As the Ukraine conflict unfolds and the world watches on in horror, its effects on the UK economy become clear. And small UK businesses are likely to feel the effects of this conflict dearly.
When Russia invaded Ukraine on 24 February, the world was shocked. Since then, economies all over the world, including the UK economy, have been impacted. And it is likely, that as the Ukraine conflict continues, its impact will increase and put pressure on households and businesses in the UK.
Challenges The Ukraine Conflict Will Bring
One way in which the Ukraine conflict impacts on small businesses is by driving up inflation. Already, before Russia invaded Ukraine, inflation in the UK was at a record high due to the pandemic. And the challenges ahead of small businesses have now become even more difficult.
Even before the conflict started, small businesses were faced with high inflation, rising energy cots and an increase in National Insurance Contributions (NIC) and National Living Wage (NLW), which will come into effect from April. And many businesses are still recovering from the impact the pandemic had, which will make the challenges ahead even more difficult.
One of the biggest impacts the Ukraine conflict had on the world economies so far, was the increase in gas and oil prices. This is because Russia is a big natural gas and oil producer and exporter. And while the UK only imports about 4% of it’s gas from Russia, Europe is heavily dependent on Russian gas, and any supply issues, will push up prices in Europe and the UK.
With Russia producing 12% of the world’s oil, the price of oil, both for energy and fuel, has increased as a result of the Ukraine conflict. These price increases will increase energy costs for small businesses even further.
But that’s not all, UK businesses are also likely to experience supply chain issues. Ukraine and Russia are some of the biggest wheat producers, and prices for bread and flour have already gone up due to the Ukraine conflict. And prices for commodities are likely to rise further, which will affect all sectors.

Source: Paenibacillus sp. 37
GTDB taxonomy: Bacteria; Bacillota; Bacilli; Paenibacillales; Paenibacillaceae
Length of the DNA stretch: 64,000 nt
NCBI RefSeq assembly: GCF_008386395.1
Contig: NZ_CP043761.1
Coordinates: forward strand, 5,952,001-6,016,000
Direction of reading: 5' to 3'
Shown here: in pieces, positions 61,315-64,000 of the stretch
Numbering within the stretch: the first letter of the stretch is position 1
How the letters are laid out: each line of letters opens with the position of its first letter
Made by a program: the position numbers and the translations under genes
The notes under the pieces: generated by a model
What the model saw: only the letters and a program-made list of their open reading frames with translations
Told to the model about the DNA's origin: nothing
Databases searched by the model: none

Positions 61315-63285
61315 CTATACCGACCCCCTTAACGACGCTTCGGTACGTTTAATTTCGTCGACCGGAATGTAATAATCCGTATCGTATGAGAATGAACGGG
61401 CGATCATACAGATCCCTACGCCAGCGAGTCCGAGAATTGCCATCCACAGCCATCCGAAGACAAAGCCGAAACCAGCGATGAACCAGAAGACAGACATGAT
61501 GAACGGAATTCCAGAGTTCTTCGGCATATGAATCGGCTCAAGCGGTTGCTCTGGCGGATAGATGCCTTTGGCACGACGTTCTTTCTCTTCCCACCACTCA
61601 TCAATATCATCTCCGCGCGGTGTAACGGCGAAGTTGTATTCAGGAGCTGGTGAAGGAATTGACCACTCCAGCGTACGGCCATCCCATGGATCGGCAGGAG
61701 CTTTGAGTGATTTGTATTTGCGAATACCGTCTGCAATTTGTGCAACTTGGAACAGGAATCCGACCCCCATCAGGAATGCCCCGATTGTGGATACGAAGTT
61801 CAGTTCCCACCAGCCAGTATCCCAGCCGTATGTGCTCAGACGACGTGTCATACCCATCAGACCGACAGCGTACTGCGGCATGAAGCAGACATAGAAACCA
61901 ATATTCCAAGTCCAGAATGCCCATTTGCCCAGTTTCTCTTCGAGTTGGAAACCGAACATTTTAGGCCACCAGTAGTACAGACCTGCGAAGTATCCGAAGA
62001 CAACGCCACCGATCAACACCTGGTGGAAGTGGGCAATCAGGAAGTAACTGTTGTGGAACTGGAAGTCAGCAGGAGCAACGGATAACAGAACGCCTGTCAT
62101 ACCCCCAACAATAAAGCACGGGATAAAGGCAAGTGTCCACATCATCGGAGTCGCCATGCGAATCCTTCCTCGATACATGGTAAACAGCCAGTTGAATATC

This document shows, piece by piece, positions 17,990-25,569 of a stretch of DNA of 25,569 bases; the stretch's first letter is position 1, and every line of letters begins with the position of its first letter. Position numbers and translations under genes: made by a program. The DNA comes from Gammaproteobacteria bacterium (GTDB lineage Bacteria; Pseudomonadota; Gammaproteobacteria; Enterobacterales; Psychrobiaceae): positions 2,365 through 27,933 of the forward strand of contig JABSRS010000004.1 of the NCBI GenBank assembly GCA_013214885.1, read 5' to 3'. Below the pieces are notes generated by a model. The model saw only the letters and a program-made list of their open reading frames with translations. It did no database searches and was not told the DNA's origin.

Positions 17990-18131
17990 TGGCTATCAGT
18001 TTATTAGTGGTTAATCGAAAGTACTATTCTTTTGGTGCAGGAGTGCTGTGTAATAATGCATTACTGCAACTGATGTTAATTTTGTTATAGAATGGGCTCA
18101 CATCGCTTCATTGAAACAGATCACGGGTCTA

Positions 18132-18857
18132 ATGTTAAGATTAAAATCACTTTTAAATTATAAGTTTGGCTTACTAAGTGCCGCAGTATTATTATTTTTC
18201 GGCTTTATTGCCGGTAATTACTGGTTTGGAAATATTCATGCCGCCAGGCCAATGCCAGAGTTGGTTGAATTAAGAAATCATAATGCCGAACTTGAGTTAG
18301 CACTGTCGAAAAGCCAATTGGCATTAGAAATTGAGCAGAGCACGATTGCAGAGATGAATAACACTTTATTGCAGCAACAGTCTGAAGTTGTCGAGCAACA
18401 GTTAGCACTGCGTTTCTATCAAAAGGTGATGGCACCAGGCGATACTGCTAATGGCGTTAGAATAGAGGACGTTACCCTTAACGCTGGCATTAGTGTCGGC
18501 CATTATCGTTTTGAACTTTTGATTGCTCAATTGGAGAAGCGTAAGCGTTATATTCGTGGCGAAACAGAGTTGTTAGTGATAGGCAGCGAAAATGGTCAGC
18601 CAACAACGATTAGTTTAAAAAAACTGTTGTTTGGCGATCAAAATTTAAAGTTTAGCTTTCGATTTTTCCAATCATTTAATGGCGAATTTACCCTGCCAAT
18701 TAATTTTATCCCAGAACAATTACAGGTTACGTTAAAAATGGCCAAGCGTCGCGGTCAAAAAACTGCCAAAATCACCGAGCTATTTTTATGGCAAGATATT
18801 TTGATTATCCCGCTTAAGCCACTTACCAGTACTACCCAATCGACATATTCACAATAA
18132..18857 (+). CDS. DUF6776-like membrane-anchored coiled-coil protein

For example, the food and drink sector, which uses CO2 and aluminium for cans, will see price rises in these commodities. And other commodities needed by the food and drink industry are also likely to rise in price.
Past experience tells us that disruption to Ukraine’s exports will have an impact on global food supplies and on the price of a range of key commodities, such as vegetable oils and maize, which are important in U.K. food productionKaren Betts, Chief Executive of the Food and Drink Federation
Food production will also see supply chain issues and, with that, rising prices. Russia is one of the biggest fertiliser producer, producing two-thirds of the world’s ammonium nitrate fertiliser. Feeding livestock in the UK could become much more expensive, which will drive up meat prices.
All these issues, higher inflation, higher energy and commodities costs and supply chain issues, will have an effect on small UK businesses. While bigger businesses are able to absorb these higher costs more easily, smaller businesses, many who are still struggling with the effects of the pandemic, will not. And if they have to raise prices as a result, they will become less competitive.
Nick Allen from the British Meat Processors Association (BMPA) urges businesses to look at their supply chains and consider the impacts the Ukraine conflict might have on them.
How Consumer Behaviour Will Affect Small Businesses
Another challenge small businesses will face is the way consumer behaviour will be impacted by the Ukraine conflict. Higher energy costs, rising inflation and increasing costs of living are putting pressure on household budgets. As a result, it is likely that most people will adapt their spending behaviours and only spend money on vital things, such as food, energy bills, fuel and mortgage or rent payments.
The fear and uncertainty that such a conflict brings, will also make consumers more careful about how they spend their money. This means small businesses face the challenge of convincing their consumers to spend their money with them.
Because of rising costs, small businesses will have to raise their prices to keep their business financially viable. This will make it even more difficult to convince consumers to shop with them, especially, if big companies are able to absorb the costs.
So the cost of living crisis that has started as a consequence of the pandemic, is likely to get worse due to the Ukraine conflict. And this, in turn, will have an impact on small businesses and their ability to continue trading.